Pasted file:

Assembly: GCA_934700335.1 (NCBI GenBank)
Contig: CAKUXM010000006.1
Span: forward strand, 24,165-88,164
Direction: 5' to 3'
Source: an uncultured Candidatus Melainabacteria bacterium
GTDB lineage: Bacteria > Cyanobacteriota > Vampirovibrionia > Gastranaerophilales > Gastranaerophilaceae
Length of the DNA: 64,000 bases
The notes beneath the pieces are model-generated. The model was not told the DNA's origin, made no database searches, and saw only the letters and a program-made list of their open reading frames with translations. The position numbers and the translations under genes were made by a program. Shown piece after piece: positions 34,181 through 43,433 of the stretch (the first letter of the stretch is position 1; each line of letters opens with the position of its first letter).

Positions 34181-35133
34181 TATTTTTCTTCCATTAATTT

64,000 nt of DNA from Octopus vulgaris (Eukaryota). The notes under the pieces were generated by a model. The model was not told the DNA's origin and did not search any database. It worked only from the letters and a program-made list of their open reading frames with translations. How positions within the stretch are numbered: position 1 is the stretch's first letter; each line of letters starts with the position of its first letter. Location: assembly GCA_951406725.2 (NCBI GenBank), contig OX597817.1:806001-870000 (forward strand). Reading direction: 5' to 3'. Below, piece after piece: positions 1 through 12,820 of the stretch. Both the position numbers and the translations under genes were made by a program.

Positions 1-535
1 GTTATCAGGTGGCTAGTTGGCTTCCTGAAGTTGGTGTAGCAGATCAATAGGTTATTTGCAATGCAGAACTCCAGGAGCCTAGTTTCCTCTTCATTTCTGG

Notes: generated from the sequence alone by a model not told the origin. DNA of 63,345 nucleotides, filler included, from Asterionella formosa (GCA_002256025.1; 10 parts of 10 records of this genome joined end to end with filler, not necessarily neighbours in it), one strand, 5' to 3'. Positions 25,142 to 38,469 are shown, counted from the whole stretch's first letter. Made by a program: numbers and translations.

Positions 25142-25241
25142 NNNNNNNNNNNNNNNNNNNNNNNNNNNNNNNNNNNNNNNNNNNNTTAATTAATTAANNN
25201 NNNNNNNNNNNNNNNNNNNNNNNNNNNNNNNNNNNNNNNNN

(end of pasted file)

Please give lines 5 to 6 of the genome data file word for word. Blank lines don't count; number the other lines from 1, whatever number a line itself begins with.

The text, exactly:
Source: an uncultured Candidatus Melainabacteria bacterium
GTDB lineage: Bacteria > Cyanobacteriota > Vampirovibrionia > Gastranaerophilales > Gastranaerophilaceae